Biographical Sketches of Leading Citizens
Lawrence County Pennsylvania 1897


[p. 121] ex-postmaster and a leading grocer of Mt. Jackson, North Beaver, township was born in the same township in which he now makes his residence March 20, 1841, and is a son of John H. and Mary (Davidson) Chambers, and grandson of William and Mary (Hazlett) Chambers. Our subject's grandparents were both born, brought up and married in County Down, Ireland; they came to America to seek a new home and better their fortunes in 1812, and settled directly after their arrival on the shores of the New World in North Beaver township. He built the first house in Mt. Jackson and gave the location that name. Mr. Chambers purchased 220 acres of unimproved timber land, and soon after took steps to build a structure that should house them temporarily, and to clear and prepare the land, so as to provide their daily food from the resulting crops. He was active and progressive and at his death he left a good farm, well-improved, cleared, and provided with excellent buildings, adequate to the needs of the farm. He reached the age of seventy-five years, and left behind him a splendid record for honorable dealings, and noble life. His wife was called to her home to enjoy the reward that comes after a life well spent, at the age of sixty-five. Their children were: Samuel; Robert; Isabella; Alexander; James; John H.; Elizabeth; Mary; and William.

John H. Chambers followed farming all his days, and accumulated a good property; he was a sturdy and industrious tiller of the soil, and a very practical man in his agricultural methods. In political belief, he clung to the principles advocated by the Democratic party. He was a member of the United Presbyterian Church since early manhood, and died in the faith of a future resurrection at the age of seventy-one. His wife Mary, who is still living, was born Oct. 20, 1820, and was a daughter of William Davidson, of County Down, Ireland, who came to America in 1837, and settled on a farm in North Beaver township. The children who composed the parental family were: Margaret; William C., our subject; Mary Jane; Isabella; James, who died in his youth; John D.; Samuel J.; Lizzie B.; Joseph E.; George; and Rebecca. Six of the foregoing family are living to-day.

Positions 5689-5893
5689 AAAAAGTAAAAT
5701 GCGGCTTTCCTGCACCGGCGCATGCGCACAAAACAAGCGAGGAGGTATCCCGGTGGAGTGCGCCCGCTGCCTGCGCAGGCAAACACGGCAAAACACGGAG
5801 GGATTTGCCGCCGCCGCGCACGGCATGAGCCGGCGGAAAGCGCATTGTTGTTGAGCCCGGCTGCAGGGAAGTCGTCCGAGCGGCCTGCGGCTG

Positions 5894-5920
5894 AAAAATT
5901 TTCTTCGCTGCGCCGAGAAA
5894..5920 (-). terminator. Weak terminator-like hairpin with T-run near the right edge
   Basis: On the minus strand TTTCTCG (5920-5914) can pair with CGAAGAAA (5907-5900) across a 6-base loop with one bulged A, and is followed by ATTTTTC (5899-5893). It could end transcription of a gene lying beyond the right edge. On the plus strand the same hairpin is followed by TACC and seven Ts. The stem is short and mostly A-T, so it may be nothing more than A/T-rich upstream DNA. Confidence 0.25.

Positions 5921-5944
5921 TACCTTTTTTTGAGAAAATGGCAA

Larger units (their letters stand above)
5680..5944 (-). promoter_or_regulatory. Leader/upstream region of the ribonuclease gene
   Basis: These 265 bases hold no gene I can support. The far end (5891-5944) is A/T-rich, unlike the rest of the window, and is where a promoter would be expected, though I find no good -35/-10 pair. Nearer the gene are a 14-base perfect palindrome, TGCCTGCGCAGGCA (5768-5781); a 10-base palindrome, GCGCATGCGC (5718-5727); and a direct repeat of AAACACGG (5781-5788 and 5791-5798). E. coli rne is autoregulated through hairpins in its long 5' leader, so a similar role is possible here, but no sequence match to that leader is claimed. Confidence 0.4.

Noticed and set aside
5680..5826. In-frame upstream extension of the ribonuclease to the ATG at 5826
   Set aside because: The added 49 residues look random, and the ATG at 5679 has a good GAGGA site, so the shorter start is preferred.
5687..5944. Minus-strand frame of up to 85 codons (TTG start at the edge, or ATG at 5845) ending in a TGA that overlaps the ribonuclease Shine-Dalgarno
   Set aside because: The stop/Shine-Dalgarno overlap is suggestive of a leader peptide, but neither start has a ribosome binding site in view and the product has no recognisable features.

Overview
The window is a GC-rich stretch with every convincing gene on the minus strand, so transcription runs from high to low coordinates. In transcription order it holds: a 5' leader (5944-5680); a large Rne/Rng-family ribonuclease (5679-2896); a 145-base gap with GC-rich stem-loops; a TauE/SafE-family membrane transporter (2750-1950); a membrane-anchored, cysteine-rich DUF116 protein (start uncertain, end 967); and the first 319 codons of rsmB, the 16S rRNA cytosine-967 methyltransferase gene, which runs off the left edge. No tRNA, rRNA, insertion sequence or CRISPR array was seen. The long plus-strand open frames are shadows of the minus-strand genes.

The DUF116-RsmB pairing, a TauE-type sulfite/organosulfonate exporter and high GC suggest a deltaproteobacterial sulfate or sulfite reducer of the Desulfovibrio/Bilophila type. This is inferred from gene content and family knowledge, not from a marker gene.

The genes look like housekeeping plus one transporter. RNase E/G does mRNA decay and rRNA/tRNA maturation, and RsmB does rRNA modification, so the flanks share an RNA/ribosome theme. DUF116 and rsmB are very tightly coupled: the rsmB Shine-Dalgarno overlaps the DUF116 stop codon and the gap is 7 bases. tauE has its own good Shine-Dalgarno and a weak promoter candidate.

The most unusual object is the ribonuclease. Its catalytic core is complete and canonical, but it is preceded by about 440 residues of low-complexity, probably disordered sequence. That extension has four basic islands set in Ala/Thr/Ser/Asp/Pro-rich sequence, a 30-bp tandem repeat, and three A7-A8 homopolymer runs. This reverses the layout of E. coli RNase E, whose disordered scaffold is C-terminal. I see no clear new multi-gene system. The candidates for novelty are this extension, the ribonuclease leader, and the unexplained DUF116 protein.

William C. Chambers assisted his father on the farm until April 26, 1861, when he enlisted for the defense of his country in the Mt. Jackson Guard, later known after it had been mustered into the U. S. service as Battery B, First Pa. Light Artillery, and served three years to a day; he was slightly wounded in the Second Bull Run and Spottsylvania Court House. He is a member of Post No. 100, of New Castle, G. A. R. and is also a member of the Union Veteran Legion, so as to keep in close touch with his comrades of the late war, and in banded union to assist in commemorating in a fitting manner the noble sacrifice of those who were not so fortunate as they, but who gave up their lives and their all in the defense of the Union. The war being over, he returned home and followed farming assiduously until October, 1885, when he was appointed postmaster, which position he has since acceptably and honorably filled, besides serving one year as a constable. In his mercantile establishment he carries a full line of groceries, confectionery and tobacco, and enjoys a liberal patronage from his neighbors and fellow-citizens. Mr. Chambers lives in a comfortable residence of his own in Mt. Jackson. He is a liberal giver to all enterprises which are calculated to benefit the community or the country at large, and has never been known to turn a deaf ear to true charity. He has, by his energy and perseverance, made himself what he is, and is recognized as one of the foremost business men as well as respected and honored citizens of Mt. Jackson.

Biographical Sketches of Leading Citizens Lawrence County Pennsylvania
Biographical Publishing Company, Buffalo, N.Y., 1897

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